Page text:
Fox pays $787 million: a small price for defaming America

Tim Woolard, Contributor

On Jan. 6, 2021, when rioters forced their way into the U.S. Capitol to halt the certification of a fair and free election, they donned campaign T-shirts, chanted slogans, swore oaths, waved flags, raised signs and told lie after lie. Of course, some rioters did not realize they were lying — they were only imitating what they had seen on TV. Over two years later, we are finally beginning to see media outlets like Fox News punished for pushing “The Big Lie.” There was no doubt that Fox had defamed Dominion Voting Systems; that did not require a trial. That Fox had spread these lies with “actual malice” was abundantly clear to its own legal team, who agreed last Tuesday to settle for over $787 million rather than to stand before a jury. So, the malice was real, but who was the target? Was Fox’s intention to tarnish the reputation of Dominion or of American democracy itself? If it were the latter, then $787 million would amount to less than a slap on the wrist. And while this sum certainly represents a windfall for Dominion, which earns approximately $40 million a year, and a temporary setback for Fox, which generates $4 billion a quarter, for average Americans, it will not automatically restore faith in the American democratic system. It will not deter news outlets from manipulating them. 

If Fox can maintain its lead in the cable news market through reckless journalism and telling malicious lies, then it can afford to lose a court case or two every few years.

It was not too long ago that the ultimate form of radical patriotism was not to attempt to destroy American democracy — as some of those insurrectionists may believe — but rather to fight overseas to spread it. When I was a kid, my mother put on the local news each morning, and as I ate breakfast and prepared for school, I watched tanks roll through the streets of Baghdad and heard words exalting our brand of democracy as a beacon of hope in devastated, war-torn lands. Was spreading democracy sufficient justification for invading other countries? Well, maybe that was a big lie too. But it was a lie that only functioned because most Americans believed our democracy was so sound that it ought to be shared. Since then, there has been a complete reversal and today, most Republicans still believe the 2020 election was rigged.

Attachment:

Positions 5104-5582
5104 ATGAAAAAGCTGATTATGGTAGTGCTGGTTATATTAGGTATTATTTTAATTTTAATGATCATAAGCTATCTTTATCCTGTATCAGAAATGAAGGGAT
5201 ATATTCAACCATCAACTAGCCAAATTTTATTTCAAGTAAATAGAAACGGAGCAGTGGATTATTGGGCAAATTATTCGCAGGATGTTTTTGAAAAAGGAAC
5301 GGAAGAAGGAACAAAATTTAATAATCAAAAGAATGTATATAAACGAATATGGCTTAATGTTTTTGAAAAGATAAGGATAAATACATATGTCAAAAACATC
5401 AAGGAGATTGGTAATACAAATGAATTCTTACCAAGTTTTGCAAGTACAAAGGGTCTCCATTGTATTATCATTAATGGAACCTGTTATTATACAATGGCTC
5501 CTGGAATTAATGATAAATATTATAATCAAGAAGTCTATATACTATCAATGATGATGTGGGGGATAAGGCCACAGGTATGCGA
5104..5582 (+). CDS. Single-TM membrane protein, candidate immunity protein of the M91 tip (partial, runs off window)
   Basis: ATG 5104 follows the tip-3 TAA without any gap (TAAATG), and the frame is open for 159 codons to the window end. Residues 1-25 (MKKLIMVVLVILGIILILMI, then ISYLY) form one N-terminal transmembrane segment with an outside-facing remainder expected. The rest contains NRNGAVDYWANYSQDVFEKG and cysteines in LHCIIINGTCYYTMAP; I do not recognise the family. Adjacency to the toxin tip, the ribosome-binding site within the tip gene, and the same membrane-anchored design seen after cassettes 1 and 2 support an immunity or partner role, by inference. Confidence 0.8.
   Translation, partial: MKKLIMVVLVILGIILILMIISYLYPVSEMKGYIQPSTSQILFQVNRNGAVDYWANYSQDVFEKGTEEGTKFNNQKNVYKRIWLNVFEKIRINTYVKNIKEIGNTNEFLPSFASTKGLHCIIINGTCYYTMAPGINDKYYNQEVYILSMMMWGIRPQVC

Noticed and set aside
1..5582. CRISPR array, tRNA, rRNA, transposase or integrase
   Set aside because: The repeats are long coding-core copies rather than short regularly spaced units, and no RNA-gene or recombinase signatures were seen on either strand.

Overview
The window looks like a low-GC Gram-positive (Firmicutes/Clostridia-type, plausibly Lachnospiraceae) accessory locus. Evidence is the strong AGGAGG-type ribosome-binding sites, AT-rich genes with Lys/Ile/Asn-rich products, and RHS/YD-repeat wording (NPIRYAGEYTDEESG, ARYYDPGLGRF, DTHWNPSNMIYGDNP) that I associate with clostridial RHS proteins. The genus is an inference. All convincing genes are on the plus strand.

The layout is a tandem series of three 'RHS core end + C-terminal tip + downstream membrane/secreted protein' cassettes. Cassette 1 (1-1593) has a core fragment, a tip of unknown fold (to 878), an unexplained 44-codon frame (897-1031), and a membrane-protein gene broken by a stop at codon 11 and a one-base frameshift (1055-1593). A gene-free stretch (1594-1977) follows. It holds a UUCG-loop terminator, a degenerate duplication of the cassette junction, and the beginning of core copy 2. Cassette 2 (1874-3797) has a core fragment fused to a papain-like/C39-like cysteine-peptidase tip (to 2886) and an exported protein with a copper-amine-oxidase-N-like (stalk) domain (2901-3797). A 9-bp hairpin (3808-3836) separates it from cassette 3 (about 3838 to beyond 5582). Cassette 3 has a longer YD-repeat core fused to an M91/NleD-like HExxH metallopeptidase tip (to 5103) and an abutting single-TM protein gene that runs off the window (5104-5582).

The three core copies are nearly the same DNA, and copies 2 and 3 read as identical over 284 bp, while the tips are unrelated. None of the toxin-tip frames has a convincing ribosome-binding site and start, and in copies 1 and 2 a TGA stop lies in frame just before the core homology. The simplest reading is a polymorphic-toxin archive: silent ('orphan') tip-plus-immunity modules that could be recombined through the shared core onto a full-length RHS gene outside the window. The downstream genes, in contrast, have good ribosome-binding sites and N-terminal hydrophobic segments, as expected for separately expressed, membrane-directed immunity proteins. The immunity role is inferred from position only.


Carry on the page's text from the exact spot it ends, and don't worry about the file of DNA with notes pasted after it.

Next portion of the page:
The texts and emails that emerged during the deposition showed that the assault on democracy was motivated principally by greed — Fox executives noticed that they were losing their audience to smaller, far-right news outlets and sought to win them back. But if money were the principal factor, then Fox is playing a delicate numbers game. If Fox can maintain its lead in the cable news market through reckless journalism and telling malicious lies, then it can afford to lose a court case or two every few years. The Dominion case was big, much bigger than Fox likely anticipated, but it was strong only because Fox had been sloppy. Now, they need only to take good notes and correct the errors. Besides, Dominion was not the only target of Fox’s ire during the 2020 election. Poll workers, secretaries of state, governors and postal workers were all targets of baseless claims of voter fraud that were echoed on Fox segments. Fox profited from defaming these people and will likely never have to pay for it. 

Personally, I would have liked to see the case go before a jury. The $1.6 billion that Dominion originally sought could have seriously wounded the cable news giant, and a trial might have further damaged Fox’s reputation and credibility among its audience. So, while others have touted the settlement as a win for America, unless you have a stake in Dominion, I do not buy it.